Shell dredging. A factor in sedimentation in Galveston Bay.
Espey, W.H., Jr.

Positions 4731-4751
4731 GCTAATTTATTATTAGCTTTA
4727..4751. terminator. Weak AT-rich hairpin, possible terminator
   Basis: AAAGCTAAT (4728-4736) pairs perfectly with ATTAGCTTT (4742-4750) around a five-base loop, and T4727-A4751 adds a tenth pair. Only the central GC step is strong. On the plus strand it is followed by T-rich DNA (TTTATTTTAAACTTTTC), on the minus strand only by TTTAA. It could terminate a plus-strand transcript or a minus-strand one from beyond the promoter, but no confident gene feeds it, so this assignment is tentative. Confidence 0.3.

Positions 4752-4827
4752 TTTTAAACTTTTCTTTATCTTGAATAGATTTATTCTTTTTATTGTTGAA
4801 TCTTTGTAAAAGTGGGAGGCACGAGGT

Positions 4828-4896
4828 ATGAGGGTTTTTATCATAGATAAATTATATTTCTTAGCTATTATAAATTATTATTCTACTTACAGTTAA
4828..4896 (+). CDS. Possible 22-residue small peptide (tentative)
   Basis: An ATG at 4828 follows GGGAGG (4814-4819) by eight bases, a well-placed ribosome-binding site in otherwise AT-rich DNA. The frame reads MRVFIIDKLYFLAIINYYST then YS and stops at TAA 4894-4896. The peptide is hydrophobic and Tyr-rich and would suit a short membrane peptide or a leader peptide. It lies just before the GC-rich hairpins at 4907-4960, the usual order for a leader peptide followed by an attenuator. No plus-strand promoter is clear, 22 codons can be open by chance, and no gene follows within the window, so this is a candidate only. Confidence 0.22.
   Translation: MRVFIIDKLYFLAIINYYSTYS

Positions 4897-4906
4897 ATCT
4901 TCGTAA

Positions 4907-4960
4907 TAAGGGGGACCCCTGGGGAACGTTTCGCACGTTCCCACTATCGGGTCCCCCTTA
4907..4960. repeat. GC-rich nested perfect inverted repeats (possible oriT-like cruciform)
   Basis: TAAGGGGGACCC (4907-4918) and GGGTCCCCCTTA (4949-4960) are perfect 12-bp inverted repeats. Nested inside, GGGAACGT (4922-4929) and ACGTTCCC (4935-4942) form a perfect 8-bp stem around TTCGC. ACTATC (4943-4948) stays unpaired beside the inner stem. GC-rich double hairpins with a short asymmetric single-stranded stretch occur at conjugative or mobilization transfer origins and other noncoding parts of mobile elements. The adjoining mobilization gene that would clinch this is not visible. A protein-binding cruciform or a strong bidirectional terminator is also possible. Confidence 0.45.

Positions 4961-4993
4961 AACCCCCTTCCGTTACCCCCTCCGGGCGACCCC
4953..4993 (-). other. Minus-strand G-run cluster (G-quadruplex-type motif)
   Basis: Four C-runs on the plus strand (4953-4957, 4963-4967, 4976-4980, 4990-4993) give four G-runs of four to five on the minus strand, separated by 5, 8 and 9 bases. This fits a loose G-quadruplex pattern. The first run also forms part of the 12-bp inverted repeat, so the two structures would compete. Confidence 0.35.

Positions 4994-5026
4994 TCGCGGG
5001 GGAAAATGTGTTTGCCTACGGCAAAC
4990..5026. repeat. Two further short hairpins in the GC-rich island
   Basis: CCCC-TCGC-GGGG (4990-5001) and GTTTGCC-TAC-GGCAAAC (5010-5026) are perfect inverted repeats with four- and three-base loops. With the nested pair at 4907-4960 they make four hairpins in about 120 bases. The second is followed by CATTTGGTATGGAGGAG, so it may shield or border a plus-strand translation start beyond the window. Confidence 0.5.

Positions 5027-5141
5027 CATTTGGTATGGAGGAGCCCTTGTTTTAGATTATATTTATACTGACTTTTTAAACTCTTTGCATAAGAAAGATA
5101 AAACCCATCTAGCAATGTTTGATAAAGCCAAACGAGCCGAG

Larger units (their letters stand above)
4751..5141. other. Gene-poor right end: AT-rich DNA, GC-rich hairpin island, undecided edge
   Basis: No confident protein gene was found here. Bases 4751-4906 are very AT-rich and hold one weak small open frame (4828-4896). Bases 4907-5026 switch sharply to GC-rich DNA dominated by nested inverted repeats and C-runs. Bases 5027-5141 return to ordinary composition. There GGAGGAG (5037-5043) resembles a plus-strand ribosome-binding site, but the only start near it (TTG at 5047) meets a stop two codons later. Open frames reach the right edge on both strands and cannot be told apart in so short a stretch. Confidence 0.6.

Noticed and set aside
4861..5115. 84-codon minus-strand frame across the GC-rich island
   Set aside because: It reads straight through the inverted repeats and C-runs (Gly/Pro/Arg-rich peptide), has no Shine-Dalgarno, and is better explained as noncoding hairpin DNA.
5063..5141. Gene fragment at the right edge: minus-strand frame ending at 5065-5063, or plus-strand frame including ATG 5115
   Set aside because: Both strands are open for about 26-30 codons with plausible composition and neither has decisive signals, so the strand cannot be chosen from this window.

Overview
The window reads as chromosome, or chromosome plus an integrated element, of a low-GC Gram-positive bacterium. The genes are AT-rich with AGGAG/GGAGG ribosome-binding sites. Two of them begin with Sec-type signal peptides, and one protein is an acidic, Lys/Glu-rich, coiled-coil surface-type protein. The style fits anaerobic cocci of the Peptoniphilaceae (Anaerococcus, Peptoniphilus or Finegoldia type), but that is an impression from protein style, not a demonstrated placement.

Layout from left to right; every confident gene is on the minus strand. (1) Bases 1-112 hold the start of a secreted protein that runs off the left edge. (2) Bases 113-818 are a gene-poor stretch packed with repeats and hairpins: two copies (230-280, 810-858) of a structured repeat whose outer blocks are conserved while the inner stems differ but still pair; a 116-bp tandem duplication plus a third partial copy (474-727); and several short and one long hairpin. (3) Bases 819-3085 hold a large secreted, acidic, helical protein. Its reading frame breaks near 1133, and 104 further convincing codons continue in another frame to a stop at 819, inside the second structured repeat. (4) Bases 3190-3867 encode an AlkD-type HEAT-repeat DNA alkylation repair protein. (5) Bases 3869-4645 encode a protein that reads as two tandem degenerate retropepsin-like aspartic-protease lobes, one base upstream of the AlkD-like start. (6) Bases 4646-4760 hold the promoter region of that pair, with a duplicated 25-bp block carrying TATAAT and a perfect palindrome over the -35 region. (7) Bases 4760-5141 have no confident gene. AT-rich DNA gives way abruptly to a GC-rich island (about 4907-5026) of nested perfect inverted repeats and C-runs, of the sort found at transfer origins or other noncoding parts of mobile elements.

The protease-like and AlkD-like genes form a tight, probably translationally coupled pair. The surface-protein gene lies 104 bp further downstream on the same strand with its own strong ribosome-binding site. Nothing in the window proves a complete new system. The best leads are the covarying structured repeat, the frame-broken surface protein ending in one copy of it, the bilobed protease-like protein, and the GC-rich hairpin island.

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Detailed field studies were undertaken to determine the movement of sediments resuspended by dredging operations in a localized area of Galveston Bay, Texas. The extent and manner in which sediment movement occurred and the conditions under which dredge sediments could be expected to move on to natural reefs and possibly deposit are discussed. The effects of tidal currents, type of overburden sediments, topography and number of dredges in operation have also been investigated. Although this study provides information on currents and sedimentation that is applicable to other parts of the Galveston-Trinity Bay system, investigations were restricted to the area of most intense shell dredging activity. This included an area of about twenty square miles between Redfish Island and Eagle Point. The study was carried out from an engineering standpoint, and investigations were restricted to the effects that the physical characteristics existing within the Galveston Bay system, and in particular the study area, had on the dynamic behavior of the sediments. Controlled laboratory tests on sediment movement were also carried out. These tests provided data on the conditions under which a sediment density layer would form, the effects of water currents and bottom slopes, and the behavior of sediment density layers at abrupt changes in bottom topography such as reefs, dikes, trenches, and dredge cuts. Based on field and laboratory observations, large scale measures were devised to control sediment movement from dredging operations. Data are included on the effectiveness of a submerged dike, and a trench as control measures. The effect of opening a pass and increasing the flushing action on sediment movement in a localized area is also noted.